As with any revolutionary product, there is a mountain of challenges in the way. We still have not truly created a microalgae system that can be distributed and used commercially. Research institutions have had trouble with these systems being expensive to install, and the return on energy costs does not yet offset the cost of installing them. They take up a large amount of space and productivity is often not optimal. The microalgal need an immense amount of water and the CO2 needs to be bubbled through the cultures, making the system time-consuming and inefficient. Harvesting the microalgae for the transformation to biofuel is also time-consuming and labor-intensive. These challenges have made it very difficult for us to create something that can be used for large-scale businesses and factories. It’s a fantastic idea that has proven to be less than ideal in reality.

A promising future

With these challenges in mind, it is essential to note that we are making immense strides in microalgal technology. President Obama dedicated $24 million to research on how to make such biofuels economically feasible on a commercial scale. There are top-notch research institutions in California that are dedicated to researching how microalgae systems can most effectively take up CO2 and be converted to biofuel and protein-rich animal feed. A project funded by the EU has been researching alternative systems that allow CO2 absorption from either gas or liquid phase, reducing the need for massive amounts of water. This system will also automatically and continuously harvest the microalgae, optimizing the biofuel potential. These factors combined should create a microalgal system that will be cost effective for businesses to install and operate. Two organizations in Spain have formed a partnership and supposedly created a revolutionary system for CO2 capture and microalgae cultivation. We hope they will bring their successful research to the U.S. as well!

The developments are very exciting and give us hope that one day our businesses can run off of energy created by microalgal biofuel while our carbon emissions will be soaked up to sustainably create more clean biofuel. It’s inspiring to see so much effort going into creating a sustainable system to reduce global carbon emissions. Microalgae has such promise to create a more eco-friendly and ethically conscious global society, but the work must continue to create better systems. At Pucci Foods, we understand the incredible value of creating a more sustainable future for businesses like ours. We strive to provide sustainable seafood products for our consumers while only having a minimal impact on the environmental. Join us in hoping for solutions that will help protect and conserve our natural resources.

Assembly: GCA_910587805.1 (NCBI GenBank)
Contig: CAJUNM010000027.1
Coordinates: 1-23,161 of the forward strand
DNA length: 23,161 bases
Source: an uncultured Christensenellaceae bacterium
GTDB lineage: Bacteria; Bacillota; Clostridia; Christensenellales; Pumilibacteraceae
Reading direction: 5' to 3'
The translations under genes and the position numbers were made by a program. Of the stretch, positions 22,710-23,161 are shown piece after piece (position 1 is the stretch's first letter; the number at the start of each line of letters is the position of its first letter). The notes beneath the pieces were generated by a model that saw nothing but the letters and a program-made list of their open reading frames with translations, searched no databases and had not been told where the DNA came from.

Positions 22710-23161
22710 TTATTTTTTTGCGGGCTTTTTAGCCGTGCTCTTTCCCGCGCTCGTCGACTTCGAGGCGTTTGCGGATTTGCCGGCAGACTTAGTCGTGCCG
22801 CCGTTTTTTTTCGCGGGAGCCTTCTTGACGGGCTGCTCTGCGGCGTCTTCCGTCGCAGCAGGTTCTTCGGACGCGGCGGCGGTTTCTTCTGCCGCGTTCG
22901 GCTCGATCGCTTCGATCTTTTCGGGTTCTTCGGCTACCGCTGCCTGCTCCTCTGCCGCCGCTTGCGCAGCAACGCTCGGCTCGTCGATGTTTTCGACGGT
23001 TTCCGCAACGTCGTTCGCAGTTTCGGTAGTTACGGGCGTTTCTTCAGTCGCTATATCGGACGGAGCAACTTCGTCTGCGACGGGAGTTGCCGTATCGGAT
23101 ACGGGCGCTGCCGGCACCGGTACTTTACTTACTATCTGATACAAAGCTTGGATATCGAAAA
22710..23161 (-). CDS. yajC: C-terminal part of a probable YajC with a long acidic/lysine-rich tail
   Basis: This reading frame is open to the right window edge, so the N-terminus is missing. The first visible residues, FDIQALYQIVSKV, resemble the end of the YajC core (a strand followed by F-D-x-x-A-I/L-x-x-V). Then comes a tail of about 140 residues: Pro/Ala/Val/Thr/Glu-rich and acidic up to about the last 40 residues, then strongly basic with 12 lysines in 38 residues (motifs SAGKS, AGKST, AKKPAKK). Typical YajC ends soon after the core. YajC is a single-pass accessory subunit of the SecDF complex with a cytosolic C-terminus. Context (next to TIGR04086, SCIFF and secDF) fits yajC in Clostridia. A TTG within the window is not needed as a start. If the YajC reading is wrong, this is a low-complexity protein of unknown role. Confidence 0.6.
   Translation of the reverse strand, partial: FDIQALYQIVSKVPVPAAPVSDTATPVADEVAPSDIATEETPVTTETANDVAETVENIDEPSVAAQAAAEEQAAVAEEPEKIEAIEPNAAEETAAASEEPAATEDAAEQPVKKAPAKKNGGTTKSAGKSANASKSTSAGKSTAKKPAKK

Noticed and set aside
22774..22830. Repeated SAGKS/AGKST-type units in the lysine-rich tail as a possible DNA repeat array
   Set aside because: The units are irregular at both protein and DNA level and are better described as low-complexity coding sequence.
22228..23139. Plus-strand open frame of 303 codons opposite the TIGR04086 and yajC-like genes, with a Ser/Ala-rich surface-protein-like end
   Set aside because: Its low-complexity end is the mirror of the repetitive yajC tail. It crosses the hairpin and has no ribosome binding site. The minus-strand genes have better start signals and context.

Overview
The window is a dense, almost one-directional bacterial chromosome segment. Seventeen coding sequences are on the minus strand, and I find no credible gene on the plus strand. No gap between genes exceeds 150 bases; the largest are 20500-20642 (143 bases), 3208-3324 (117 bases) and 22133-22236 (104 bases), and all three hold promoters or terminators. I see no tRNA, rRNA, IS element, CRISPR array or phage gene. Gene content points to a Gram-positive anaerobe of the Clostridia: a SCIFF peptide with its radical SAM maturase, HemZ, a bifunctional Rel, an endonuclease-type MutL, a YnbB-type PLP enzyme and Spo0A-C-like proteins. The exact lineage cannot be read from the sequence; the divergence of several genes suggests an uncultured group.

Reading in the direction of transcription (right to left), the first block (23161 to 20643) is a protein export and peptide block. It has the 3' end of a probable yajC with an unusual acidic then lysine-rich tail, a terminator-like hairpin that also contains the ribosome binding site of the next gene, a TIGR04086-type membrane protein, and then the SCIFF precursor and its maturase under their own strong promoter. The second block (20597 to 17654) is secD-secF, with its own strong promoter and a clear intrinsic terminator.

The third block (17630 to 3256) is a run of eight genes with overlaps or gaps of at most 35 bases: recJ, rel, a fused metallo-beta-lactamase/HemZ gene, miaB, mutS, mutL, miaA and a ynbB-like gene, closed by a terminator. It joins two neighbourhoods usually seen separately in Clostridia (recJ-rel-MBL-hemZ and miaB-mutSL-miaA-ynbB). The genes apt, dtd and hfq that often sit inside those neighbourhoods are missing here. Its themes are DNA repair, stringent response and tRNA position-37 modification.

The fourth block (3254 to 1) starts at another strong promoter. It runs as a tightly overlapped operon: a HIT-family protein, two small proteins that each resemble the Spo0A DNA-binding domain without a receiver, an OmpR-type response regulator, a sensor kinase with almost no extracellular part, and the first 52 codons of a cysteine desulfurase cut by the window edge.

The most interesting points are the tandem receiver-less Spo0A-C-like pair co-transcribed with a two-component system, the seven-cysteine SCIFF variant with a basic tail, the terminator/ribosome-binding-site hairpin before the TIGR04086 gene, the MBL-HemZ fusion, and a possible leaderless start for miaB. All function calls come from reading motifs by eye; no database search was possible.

3 thoughts on “Microalgae Promises a Healthier Future for Our Oceans by Capturing Carbon Dioxide and Producing Biofuel

  1. I’ve never heard of microalgae and all of the good that they can do to help our environment. This is a fascinating piece that brings to light some issues that we don’t often consider, like the acidification of our oceans. I love how it fits into the larger scale picture of environmental conservation, but also brings about knew ways that we can actually have a positive impact on our environment.

    In order for us to become far more sustainable, we’re going to have start investing heavily in ideas like these to ensure our world remains livable and a viable source of food for years to come. Only by protecting our natural environments and finding sustainable sources of food and energy will we ensure the globe is going to be suitable for human habitation for many generations to come.

  2. This is a very exciting time for biofuel, the fact that we have found out how to make use of it is very important. Our ocean is vast and we can potentially have an endless source of biofuel. It’s hard to not be excited about the future!

  3. It’s pretty amazing that we are able to utilize something that occurs naturally in our environment as a means to help us improve the environment. I never thought of the fact that because algea absorbs CO2, it could actually be used to our benefit to help clean up the air and even create more resources for fuel. I love the fact that we are allowing our resources to help us versus just pillaging it for everything we can get. Based on the fact that this type of research was given 24 million dollars, it must be a pretty important initiative and I look forward to seeing what they are able to produce.